Review of U2's album 'No Line On The Horizon' released through Mercury Records.
A media frenzy, leaked songs and a slot opening the Grammys, you would have thought that it wasn't possible for the hype around U2's new album to get any bigger. Then Bono announces 'If this isn't our best album, we're irrelevant' and raises the bar one more notch. This is a brave move when talking about a band's 12th studio album.
If you are expecting the immediate impact of past albums such as Boy, The Joshua Tree and Achtung Baby, you may be disappointed. On first impressions No Line On The Horizon lacks this impact, but it is a definite 'grower'.
Choosing Get Your Boots as a debut single was a dubious decision, the rough electronic based track with lyrics about 'sexy boots' seems too try hard and doesn't have any of the pure emotion that make U2 such a legendary band. The same goes for I'll Go Crazy If I Don't Go Crazy Tonight; although the melody and guitar are exactly the quality you'd expect of U2, the lyrics just don't fit - 'every sweet tooth needs just a little hit, every beauty needs to go out with an idiot'.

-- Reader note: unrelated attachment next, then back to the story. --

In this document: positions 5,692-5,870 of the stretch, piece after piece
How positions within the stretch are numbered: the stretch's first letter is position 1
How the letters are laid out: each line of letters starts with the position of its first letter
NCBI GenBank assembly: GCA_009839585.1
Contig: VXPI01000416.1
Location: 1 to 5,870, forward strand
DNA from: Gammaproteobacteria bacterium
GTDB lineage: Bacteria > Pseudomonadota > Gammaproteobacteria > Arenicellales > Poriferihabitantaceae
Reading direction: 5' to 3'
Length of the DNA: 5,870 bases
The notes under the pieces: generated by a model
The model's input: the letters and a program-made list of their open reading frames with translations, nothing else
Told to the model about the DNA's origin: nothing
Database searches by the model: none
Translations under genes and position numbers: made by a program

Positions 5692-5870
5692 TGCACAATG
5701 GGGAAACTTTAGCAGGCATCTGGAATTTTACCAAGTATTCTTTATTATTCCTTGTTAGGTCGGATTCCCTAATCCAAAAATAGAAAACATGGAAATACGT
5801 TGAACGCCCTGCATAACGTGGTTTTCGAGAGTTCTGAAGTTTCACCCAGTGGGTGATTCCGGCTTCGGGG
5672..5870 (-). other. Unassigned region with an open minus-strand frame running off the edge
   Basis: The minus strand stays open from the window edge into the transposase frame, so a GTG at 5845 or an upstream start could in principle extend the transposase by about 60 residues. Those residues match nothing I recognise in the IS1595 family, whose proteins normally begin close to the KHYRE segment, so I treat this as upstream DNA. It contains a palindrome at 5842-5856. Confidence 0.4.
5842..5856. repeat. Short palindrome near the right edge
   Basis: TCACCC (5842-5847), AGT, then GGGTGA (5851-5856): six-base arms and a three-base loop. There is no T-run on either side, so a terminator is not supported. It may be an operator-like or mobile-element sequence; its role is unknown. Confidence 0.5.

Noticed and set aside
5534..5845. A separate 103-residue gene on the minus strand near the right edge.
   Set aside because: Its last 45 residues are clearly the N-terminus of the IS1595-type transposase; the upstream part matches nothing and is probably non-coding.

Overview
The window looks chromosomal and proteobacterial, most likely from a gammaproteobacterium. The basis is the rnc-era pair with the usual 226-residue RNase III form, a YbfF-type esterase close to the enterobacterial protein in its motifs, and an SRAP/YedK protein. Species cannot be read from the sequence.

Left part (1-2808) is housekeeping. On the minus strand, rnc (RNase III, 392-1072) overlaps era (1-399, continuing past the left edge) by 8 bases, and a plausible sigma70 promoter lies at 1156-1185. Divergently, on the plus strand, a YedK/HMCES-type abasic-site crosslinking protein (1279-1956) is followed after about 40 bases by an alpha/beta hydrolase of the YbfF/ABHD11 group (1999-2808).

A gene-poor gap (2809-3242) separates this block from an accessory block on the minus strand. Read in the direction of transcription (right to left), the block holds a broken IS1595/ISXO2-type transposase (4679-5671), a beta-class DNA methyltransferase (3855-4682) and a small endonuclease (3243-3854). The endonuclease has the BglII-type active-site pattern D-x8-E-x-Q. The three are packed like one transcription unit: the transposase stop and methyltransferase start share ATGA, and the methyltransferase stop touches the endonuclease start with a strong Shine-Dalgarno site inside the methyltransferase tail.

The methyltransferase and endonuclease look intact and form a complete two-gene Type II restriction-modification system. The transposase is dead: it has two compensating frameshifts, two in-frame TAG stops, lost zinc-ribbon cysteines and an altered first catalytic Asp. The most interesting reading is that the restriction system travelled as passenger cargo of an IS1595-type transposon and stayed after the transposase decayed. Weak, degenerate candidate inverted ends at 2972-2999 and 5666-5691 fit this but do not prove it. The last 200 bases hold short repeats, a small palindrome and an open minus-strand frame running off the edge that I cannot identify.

However, with crisp production provided by the heavy hitting trio Brian Eno, Daniel Lanois and Steve Lillywhite, it has definite moments of U2 brilliance. The title track has all the impact you'd hope for, it is then followed by Magnificent, classic U2 in all their glory. Adam Clayton's heavy base line, Bono's vocals full of emotion and a beautiful, melodic guitar solo from The Edge. Moment of surrender too, is U2 at their best, a lengthy gospel tinged number, full of feeling and emotion that does not feel like its full 7mins 24 seconds.
No Line On The Horizon is a great U2 album, but not their best. However, despite what Bono says, they will never be 'irrelevant'. 'I was born to sing for you' sings Bono on Magnificent, and he might just be right. It will still be a huge record commercially, and it has flashes of brilliance that only U2 can deliver. However, rather than pushing the boundaries and offering something new from the Kings of Rock, it relies on their age old formula and so is likely to convert those who aren't already fans.